There was so much that happened on Day 2 of Tampa Bay Comic Con, I’ve had trouble deciding how to organize the information. I’ve decided to create sections with headings. Celebrity photos are at the end of this post. Here goes…
General Observations: On Saturday, as we waited in line to park (and an exceedingly long line it was), we watched herds of people moving along the sidewalks towards the convention center. Many were in costume and everyone moved with purpose and confidence. My thought was, “I love Comic Con.” This is a place where everyone can unapologetically proclaim their fandom for whatever floats their boat. It’s extremely liberating. Speaking of costumes, before we left home I read about San Diego Comic Con on someone’s blog, and she described attending in costume as a cross between the most humiliating moment of your life and your fifteen minutes of fame. As we watched crowd reactions to costumes, I could see that comparison. Random strangers stopped costumed attendees to ask for pictures. “Hey, Wolverine, can my son get a picture with you?” In terms of costume categories we saw plenty of Poison Ivys, Batman characters in general, some Star Wars, Dr. Who, a couple of Oberyn Martells, and not as many Game of Thrones characters as I expected.
Things That Were Annoying: If you don’t want to hear me bitch and moan, skip this section, because although overall we had an amazing time, there were a few things that were very wrong at Tampa Bay Comic Con.
First of all, parking was problematic, which shouldn’t be surprising given the number of people in attendance, however, we prepaid $61 to Parking Panda for guaranteed valet parking a short walk from the venue. When we arrived on Friday, the parking garage was full so we were sent to another parking garage a short distance further down and we had to self-park. On Saturday, the line going to the valets was blocking traffic, so once again we were sent to the other garage to self-park. We arrived on Sunday, truck loaded with our bags for the return trip home, prepared to self-park and just as glad about it at that point. But since the crowds were much thinner, we actually made it to the valet who informed us that if we chose to park ourselves, we’d probably be charged $20 when we left. Unwillingly, we let him park us. It seems petty, I suppose, because we always did have a space to park, but the whole situation really chapped my behind.
Then there was the heavy handed way convention staff treated guests. Entering and moving around the complex was unbelievably complicated. You could never get where you wanted to go from where you were. Someone was always yelling at you that you were going the wrong way, out the entrance or in the exit. Or you had a wristband for re-entry, but there was ONE re-entry door in the entire complex. One of the most infuriating rules was that from where you entered the building, you had to press through the crush of the exhibit hall in order to go to the other end of the complex, rather than use the empty walkway immediately outside the exhibit hall, and again, the traffic flow was one way only. We heard the word “flow” a lot as we (read, Mr. R.) expressed displeasure with being treated like errant school children. They really could do better.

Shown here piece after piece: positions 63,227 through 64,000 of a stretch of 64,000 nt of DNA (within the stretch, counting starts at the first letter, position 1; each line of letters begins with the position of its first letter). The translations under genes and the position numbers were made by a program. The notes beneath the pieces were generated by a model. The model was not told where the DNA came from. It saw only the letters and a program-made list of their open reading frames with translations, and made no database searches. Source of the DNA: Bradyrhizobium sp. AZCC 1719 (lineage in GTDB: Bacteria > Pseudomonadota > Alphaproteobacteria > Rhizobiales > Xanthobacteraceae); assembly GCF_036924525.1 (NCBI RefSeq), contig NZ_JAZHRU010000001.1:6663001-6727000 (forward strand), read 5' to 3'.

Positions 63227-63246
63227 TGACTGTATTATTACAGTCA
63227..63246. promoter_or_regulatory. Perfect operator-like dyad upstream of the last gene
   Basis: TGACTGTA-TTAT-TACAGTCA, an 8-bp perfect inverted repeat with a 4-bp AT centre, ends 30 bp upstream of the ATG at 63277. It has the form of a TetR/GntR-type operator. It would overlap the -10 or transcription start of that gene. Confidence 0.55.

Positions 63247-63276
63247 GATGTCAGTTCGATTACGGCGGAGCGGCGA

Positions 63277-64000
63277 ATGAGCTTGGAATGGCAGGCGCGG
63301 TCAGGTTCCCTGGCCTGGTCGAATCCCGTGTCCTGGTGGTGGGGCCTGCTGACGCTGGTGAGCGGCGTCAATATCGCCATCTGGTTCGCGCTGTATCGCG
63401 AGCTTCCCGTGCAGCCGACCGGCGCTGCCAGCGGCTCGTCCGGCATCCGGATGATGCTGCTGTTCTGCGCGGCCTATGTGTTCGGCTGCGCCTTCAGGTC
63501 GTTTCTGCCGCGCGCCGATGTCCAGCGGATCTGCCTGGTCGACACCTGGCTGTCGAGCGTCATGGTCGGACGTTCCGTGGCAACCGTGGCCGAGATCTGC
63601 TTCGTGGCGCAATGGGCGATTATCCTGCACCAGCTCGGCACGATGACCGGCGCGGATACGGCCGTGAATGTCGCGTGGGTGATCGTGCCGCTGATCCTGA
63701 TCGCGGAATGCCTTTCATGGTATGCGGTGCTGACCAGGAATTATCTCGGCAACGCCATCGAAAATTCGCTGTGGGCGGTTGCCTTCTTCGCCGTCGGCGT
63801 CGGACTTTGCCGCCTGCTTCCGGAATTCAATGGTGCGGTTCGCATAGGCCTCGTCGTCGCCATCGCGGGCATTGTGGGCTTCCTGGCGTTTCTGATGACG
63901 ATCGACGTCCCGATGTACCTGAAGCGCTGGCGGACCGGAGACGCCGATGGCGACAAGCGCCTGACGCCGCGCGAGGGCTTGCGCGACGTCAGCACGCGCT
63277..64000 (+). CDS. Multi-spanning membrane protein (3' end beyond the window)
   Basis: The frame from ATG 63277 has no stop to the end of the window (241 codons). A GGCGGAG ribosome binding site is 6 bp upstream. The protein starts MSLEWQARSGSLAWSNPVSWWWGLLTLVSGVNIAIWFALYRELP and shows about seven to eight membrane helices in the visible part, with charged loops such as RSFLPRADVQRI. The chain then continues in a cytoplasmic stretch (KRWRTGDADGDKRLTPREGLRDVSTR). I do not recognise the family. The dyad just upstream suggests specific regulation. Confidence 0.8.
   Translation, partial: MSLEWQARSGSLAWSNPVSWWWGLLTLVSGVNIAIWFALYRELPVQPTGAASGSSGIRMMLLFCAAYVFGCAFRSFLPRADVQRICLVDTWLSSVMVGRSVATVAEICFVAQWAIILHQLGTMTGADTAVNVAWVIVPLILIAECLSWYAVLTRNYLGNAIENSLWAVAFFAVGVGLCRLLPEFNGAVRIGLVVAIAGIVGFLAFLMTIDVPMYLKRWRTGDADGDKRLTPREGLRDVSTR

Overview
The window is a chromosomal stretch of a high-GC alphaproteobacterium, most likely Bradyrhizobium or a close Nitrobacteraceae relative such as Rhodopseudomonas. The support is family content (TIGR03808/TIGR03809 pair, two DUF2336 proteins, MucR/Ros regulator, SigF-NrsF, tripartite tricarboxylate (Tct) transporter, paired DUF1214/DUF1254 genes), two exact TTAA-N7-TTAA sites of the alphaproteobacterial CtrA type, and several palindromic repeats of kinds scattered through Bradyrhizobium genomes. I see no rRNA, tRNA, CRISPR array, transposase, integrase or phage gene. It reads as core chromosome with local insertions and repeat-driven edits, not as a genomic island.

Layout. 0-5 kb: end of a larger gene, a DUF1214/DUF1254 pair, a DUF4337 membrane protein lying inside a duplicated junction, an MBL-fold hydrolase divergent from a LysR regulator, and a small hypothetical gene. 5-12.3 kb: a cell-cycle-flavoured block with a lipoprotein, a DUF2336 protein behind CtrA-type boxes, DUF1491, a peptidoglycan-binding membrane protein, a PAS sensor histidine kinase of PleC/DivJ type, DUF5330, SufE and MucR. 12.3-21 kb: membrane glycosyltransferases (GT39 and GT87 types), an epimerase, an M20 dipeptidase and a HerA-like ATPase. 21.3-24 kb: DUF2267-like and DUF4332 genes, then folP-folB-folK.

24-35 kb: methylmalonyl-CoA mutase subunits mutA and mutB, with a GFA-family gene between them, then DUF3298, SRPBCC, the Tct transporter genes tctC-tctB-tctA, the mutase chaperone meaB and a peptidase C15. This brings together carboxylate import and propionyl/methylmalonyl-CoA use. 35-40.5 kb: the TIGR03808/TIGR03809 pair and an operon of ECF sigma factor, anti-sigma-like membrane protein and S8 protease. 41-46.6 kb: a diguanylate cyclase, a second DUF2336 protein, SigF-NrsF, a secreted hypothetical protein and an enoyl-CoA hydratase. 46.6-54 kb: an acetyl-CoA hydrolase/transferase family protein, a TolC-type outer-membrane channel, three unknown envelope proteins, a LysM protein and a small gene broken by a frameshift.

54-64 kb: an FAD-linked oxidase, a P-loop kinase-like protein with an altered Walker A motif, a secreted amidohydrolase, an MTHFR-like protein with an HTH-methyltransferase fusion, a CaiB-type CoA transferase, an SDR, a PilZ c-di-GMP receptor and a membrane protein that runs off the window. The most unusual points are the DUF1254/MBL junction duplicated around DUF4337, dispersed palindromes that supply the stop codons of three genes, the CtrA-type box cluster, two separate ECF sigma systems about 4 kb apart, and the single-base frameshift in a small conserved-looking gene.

Food and drinks were difficult to find and the facility had precious few places to sit. At any given time, there were masses of people sitting on the floor in odd places like beneath the escalators and along the walls, hunched over slices of pizza or cardboard holders of nachos. I nearly crushed countless smartphones that were plugged in and sitting on the floor next to their owners. I kept thinking, this is a convention center. Conventions are what they do. Do you suppose Rotarians have to sit on the floor under the escalators? Now, I’ve gotten that out of the way…
Interesting Folks: Luckily, Mr. R. and I were able to snag a table about forty-five minutes before we went to the first Q&A panel. We had two extra chairs and were happy to share with people looking for a place park their weary behinds. The first to ask were Holly Moran and Jeremy Druley, a local couple in subtle gothic dress on their first visit to Comic Con. She wore a top with a pattern of rainbow skulls, accessorized with a bat pendant. He wore a cannibal t-shirt and silver anchor ear gauges. They told us they were just checking it out and people watching, being fans of horror more than comics, but they said they were having fun.
After Holly and Jeremy left, we were joined by Ed Padilla and Danielle Myers, dressed as Ned Stark and Daenerys Targaryen, respectively. I was glad to see them since up until then I has seen very few Game of Thrones costumes. This was their second Comic Con and they offered some interesting information. It seems that last year, organizers expected ten thousand attendees and ended up with thirty thousand. I’m thinking that poor planning on their part resulted in big fines, which perhaps explains their inflexible rules regarding “flow.”